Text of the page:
Conclusion: If the mother stops breastfeeding, both the mother and the baby will lose the positive effects breastfeeding has on attachment and health. Breastfeeding is complex because both mother andthe baby must co-work on both a physical and mental level. Therefore, the child health nurse should have more time available to provide breastfeeding support, especially initially. Lack of time, however, was an obstacle to achieve early breastfeeding support. Mothers can choose to stop breastfeeding even though it could have been a successful breastfeeding if they had received the support they really needed. The support provided by the child health nurse can therefore affect the exclusivity and length of breastfeeding and contribute to reduced suffering for the mothers.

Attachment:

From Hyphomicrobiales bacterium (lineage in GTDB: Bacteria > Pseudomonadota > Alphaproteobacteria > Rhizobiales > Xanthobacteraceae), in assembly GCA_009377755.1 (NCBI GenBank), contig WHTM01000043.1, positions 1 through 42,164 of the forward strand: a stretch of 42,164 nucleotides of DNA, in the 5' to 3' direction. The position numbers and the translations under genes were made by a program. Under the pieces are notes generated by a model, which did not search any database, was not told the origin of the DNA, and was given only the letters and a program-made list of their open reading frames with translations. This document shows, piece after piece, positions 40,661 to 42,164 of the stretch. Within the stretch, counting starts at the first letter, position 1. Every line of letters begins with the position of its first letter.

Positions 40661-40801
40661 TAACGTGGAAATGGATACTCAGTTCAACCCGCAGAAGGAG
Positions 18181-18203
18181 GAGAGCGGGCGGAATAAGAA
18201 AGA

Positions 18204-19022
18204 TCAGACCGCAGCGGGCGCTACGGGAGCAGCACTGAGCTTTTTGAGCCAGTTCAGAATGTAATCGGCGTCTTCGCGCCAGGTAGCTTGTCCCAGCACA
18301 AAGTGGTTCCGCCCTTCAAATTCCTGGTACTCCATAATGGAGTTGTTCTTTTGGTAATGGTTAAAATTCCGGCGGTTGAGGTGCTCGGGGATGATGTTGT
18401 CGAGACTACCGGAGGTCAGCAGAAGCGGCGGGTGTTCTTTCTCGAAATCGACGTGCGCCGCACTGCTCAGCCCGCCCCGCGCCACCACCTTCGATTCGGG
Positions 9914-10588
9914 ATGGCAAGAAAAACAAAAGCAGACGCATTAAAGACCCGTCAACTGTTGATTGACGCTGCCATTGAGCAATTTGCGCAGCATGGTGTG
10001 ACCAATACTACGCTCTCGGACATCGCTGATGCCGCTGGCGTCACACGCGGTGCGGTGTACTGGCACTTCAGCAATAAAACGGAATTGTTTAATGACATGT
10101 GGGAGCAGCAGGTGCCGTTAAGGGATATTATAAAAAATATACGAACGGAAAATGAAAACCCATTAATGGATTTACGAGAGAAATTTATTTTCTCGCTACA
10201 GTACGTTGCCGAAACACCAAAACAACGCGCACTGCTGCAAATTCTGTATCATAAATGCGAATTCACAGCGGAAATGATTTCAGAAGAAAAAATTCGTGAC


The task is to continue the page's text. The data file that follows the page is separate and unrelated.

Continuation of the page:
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    fulltext
  • 13. Hambraeus, L
    et al.
    Holmgren, G
    Samuelson, Gösta
    Ska äldre PKU-patienter behandlas?: [Should older patients with PKU be diet treated?].1974In: Läkartidningen, ISSN 0023-7205, E-ISSN 1652-7518, Vol. 71, no 12, p. 1183-4Article in journal (Refereed)
  • 14.
    Holmgren, Daniel
    et al.
    Department of Pediatrics, Skaraborg Hospital, Skövde, Sweden / Institute of Clinical Sciences, University of Gothenburg, Gothenburg, Sweden .
    Skyvell Nilsson, Maria
    University West, Department of Health Sciences, Section for nursing - graduate level.
    Wekell, Per
    Department of Pediatrics, NU-Hospital Group, Uddevalla, Sweden / Institute of Clinical Sciences, University of Gothenburg, Gothenburg, Sweden.
    Combining learning for educators and participants in a paediatric CPD programme2019In: BMC Medical Education, E-ISSN 1472-6920, Vol. 19, article id 28Article in journal (Refereed)
    Abstract [en]